July 10, 2010
Google To Resume Street View Next Week
After much controversy surrounding the collection of private information by Internet search giant Google, the company announced it will return its "Street View" cars back to the road next week, but all wireless scanning equipment has been removed.
Google's vice president of engineering, Brian McClendon stated in a blog post that the camera-equipped cars will begin operating again in four countries next week and in others later.
Google parked all Street View cars in May after disclosing that they had accidentally collected private data sent over unsecured Wi-Fi networks.
The California-based search giant is facing investigations and lawsuits from a number of countries in connection with the illegally obtained data.
Google maintains that the data collected from Wi-Fi networks from more than 30 countries was purely by accident. McClendon said the cars will no longer collect Wi-Fi information, "but will continue to collect photos and 3D imagery as they did before."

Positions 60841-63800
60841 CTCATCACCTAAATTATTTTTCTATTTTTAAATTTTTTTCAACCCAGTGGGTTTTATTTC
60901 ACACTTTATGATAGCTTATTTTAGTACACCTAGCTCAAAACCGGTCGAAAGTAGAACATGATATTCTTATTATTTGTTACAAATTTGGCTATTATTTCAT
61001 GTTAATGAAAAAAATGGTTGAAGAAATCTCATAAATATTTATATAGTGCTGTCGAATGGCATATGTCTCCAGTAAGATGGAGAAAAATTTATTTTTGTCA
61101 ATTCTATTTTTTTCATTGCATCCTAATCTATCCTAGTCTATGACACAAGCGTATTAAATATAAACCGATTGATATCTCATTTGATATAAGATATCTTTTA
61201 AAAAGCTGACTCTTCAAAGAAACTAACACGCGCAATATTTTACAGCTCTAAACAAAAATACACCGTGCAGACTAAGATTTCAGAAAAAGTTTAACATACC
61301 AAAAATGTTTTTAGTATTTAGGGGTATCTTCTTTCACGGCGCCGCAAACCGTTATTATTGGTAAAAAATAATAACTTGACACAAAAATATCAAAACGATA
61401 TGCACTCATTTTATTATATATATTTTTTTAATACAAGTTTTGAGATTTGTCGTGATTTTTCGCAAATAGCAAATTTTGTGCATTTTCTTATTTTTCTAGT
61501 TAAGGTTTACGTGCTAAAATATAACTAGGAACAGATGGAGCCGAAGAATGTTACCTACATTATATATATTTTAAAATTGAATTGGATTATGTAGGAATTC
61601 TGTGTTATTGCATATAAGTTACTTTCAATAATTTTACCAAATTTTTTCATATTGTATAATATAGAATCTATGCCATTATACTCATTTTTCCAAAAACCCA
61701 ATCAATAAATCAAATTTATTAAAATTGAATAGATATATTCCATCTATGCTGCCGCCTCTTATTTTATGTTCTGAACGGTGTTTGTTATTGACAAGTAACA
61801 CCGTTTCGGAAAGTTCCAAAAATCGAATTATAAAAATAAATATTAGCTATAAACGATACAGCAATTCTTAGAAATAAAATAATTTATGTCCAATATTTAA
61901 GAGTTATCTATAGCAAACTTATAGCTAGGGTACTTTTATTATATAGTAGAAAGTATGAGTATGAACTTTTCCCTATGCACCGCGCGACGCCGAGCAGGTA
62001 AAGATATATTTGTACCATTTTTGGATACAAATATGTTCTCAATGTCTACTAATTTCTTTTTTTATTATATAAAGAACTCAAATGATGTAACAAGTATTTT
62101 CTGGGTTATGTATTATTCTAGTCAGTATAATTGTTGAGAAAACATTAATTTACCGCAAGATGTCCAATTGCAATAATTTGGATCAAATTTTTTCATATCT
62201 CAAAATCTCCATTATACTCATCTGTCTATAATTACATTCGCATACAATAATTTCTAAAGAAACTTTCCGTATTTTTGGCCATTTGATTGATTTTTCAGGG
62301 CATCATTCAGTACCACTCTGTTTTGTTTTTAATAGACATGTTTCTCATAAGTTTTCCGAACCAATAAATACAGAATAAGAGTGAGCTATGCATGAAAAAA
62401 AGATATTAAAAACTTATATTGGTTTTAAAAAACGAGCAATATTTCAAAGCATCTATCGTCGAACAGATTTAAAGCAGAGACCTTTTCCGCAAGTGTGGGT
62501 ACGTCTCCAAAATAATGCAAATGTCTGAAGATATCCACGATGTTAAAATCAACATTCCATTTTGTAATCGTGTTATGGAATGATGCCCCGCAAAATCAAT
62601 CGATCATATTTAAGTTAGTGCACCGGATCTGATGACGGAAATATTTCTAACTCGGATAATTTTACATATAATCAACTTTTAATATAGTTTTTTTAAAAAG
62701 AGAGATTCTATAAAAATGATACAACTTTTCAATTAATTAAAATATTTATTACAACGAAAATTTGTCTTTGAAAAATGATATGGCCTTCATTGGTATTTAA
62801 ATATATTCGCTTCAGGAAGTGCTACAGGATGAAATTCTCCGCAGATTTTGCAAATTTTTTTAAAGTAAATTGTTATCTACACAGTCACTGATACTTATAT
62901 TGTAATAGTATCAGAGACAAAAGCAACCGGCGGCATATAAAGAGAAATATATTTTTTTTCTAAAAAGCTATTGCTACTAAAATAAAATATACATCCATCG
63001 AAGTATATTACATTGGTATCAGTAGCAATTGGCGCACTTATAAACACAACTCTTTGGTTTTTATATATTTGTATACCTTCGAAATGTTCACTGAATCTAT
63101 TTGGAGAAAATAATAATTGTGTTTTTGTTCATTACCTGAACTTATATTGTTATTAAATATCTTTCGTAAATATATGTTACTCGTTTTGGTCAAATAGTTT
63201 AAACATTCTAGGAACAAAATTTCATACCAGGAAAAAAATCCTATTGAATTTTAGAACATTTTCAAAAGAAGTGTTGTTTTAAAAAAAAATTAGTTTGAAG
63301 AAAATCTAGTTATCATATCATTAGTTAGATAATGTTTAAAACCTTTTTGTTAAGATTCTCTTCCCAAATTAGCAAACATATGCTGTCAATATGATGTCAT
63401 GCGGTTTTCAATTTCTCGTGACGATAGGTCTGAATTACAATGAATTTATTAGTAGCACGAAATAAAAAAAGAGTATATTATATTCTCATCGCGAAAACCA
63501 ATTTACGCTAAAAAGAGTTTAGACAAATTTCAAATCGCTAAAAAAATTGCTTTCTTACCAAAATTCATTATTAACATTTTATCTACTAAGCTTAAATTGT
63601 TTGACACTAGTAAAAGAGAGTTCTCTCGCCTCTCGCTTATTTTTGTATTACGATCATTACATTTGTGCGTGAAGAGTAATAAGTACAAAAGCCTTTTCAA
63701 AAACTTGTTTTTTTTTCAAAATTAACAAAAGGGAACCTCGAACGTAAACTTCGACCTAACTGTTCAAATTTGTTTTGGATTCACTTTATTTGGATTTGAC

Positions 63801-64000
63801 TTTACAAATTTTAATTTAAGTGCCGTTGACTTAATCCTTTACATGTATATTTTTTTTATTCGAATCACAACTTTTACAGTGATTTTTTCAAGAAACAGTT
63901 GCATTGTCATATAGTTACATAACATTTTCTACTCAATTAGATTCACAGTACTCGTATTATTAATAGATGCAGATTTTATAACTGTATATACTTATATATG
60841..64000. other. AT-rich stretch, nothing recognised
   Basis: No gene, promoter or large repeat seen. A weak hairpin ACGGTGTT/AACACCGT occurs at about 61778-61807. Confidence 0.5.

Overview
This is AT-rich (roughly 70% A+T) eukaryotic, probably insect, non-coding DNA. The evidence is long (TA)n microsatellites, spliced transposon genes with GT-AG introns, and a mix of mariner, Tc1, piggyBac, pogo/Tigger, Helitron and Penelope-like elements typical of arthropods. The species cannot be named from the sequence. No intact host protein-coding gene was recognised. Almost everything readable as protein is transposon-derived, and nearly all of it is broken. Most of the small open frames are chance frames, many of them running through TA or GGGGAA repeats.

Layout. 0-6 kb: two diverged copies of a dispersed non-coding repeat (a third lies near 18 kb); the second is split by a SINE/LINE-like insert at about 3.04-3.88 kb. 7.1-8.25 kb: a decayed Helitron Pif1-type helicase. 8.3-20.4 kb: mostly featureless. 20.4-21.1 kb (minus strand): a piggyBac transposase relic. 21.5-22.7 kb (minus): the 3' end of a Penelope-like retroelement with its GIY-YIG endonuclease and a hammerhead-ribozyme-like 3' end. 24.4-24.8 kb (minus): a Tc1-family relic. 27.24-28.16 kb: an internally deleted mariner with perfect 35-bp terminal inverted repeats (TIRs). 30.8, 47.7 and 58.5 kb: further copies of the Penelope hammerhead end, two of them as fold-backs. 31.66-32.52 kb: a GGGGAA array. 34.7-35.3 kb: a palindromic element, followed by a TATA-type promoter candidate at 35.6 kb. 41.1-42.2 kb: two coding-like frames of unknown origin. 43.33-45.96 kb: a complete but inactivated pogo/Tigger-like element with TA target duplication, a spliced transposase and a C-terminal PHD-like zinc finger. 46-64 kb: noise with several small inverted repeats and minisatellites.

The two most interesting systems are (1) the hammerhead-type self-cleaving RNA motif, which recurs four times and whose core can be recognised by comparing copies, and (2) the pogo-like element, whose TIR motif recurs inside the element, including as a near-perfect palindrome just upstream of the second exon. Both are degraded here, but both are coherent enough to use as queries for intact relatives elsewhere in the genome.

"We recognize that serious mistakes were made in the collection of Wi-Fi payload data, and we have worked to quickly rectify them," he added.
"However, we also believe that Street View is a great product for users, whether people want to find a hotel, check out a potential new home or find a restaurant," McClendon said.
Google has issued an apology in Australia over the collection of private data there by its cars and has pledged to work closely with the country's officials in the future.
"We want to reiterate to Australians that this was a mistake for which we are sincerely sorry," Google senior vice president Alan Eustace said in a blog post.
"Maintaining people's trust is crucial to everything we do and we have to earn that trust every single day," Eustace said. "We are acutely aware that we failed badly here."
Street View, launched in 2006, allows users of Google Maps to view panoramic street scenes and take virtual tours through city streets such as New York, Paris and Hong Kong.
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